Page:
The U.S. Department of the Treasury provided details of an ‘international framework for engagement on digital assets’ that was submitted to the White House as required by the Administration’s Executive Order on Digital Assets. In the press release providing a ‘Fact Sheet’ on the new international framework, the suggestion that infrastructure supporting CBDCs could involve both public and private participants.

According to Treasury, the a public-private approach to CBDCs “presents opportunities for U.S. companies to lead in the development of these technical systems and for the U.S. Government, working with G7 partners, to encourage technological development that would support a CBDC.” Almost two years ago, Chair Jay Powell of the Fed testified to Congress that the private sector should not be included in the design of a CBDC. “I do think this is something that the central banks have to design. The private sector is not involved in creating the money supply, that’s something the central bank does,” said Powell.

Treasury also leaned into the importance of the U.S. being technologically competitive with other countries with respect to digital asset technologies. According to Treasury’s Fact Sheet, the U.S. should “counter and respond to efforts by foreign adversaries to drive standards and promote their protocols.” China has made strides with its own central bank digital currency and its underlying protocol known as the ‘Blockchain Services Network’ continues to expand as well.

The framework also doubles down on how the U.S. needs to reinforce its leadership in the global financial system as well as technological and economic competitiveness, and should strive to be a standard-setter for the technology globally as well. As the exact framework was not made public, the description provided seems to indicate that the U.S. needs to lean into ways to lead the global CBDC digital infrastructure that is developed by leveraging private sector companies, respond to the challenges of foreign adversaries developing their own protocols, and lead on competitiveness and standards for digital asset technology globally.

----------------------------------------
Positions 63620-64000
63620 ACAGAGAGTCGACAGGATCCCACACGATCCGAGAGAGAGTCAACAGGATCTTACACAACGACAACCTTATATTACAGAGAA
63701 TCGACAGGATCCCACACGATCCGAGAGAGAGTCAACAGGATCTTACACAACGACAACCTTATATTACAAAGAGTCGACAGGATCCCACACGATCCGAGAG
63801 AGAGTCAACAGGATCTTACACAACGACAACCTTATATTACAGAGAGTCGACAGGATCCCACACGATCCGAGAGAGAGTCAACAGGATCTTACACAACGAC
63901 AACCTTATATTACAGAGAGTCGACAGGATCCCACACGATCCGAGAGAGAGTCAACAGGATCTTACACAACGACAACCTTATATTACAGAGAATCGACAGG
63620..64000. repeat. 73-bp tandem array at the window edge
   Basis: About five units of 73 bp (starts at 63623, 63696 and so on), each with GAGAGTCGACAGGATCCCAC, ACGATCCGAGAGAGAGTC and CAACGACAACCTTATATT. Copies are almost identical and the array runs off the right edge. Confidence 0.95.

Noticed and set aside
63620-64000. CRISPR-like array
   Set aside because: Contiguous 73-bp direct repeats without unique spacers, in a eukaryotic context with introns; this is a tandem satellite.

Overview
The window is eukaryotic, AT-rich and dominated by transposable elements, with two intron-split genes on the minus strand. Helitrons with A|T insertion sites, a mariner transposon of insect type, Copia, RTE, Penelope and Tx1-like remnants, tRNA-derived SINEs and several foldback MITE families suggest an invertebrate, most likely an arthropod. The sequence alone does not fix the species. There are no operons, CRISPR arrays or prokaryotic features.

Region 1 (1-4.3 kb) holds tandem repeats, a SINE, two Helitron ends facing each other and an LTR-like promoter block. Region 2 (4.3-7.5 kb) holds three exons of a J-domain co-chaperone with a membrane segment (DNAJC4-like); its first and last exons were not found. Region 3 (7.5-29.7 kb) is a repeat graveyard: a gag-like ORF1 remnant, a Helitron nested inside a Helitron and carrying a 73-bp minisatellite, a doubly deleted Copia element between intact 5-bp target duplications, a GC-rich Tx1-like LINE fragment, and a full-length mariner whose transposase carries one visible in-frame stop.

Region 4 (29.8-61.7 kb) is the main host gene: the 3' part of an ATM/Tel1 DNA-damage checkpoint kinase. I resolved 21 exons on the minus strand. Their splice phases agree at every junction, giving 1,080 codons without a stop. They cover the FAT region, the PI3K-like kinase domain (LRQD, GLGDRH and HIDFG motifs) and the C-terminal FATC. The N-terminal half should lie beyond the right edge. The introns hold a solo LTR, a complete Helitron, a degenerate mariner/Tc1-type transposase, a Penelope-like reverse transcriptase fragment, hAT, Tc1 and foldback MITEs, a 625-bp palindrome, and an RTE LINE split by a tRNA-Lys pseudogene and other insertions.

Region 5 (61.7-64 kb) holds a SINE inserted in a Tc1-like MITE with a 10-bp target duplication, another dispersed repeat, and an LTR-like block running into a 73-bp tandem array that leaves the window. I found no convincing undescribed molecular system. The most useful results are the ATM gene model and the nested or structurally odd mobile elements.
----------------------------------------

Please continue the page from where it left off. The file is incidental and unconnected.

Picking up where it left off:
Positive Reaction From A Leading Digital Asset and Blockchain Trade Association

I caught up with Sandra Ro, CEO of the Global Blockchain Business Council (GBBC), and asked her take on a framework for how the U.S. should engage internationally on digital assets. “GBBC views the Framework for International Engagement on Digital Assets as a clear, positive step forward in U.S. engagement and leadership in driving responsible innovation of digital assets. We are pleased to see the framework’s focus on global coordination among the public and private sectors in the development and adoption of global principles and standards — a critical step in realizing the technology’s potential and benefits to society,” said Ro.

Last May, the GBBC merged with another blockchain industry association called Global Digital Finance (GDF). According to GBBC, this creates the world’s largest member institution for blockchain and digital assets. In addition to Ro’s comments on the public-private focus, she also stated that GBBC also supported the U.S. working work other standard-setting bodies. Ro urged, “the U.S. to collaborate with emerging digital assets standards setting organizations, as well as groups that give voice to smaller nations, who do not often get a seat at the global policymaking table but stand to benefit a great deal from the technology.” According to the GBBC website, the organization is already working on a Global Standards Mapping Initiative.

Key relationships for the U.S. mentioned in Treasury’s Fact Sheet included the G7 on the development of a CBDC, the G20 to help engage with other major economies for cross-border payments, and the Financial Stability Board (FSB) as a forum to pursue and push for work to monitor, identify, and foster a shared understanding of global financial stability risks from digital assets. Finally, which will come as no surprise to industry insiders, was the commitment from Treasury to work with the Financial Action Task Force (FATF) to support countries in implementing the FATF standards for virtual assets.

By AKDSEO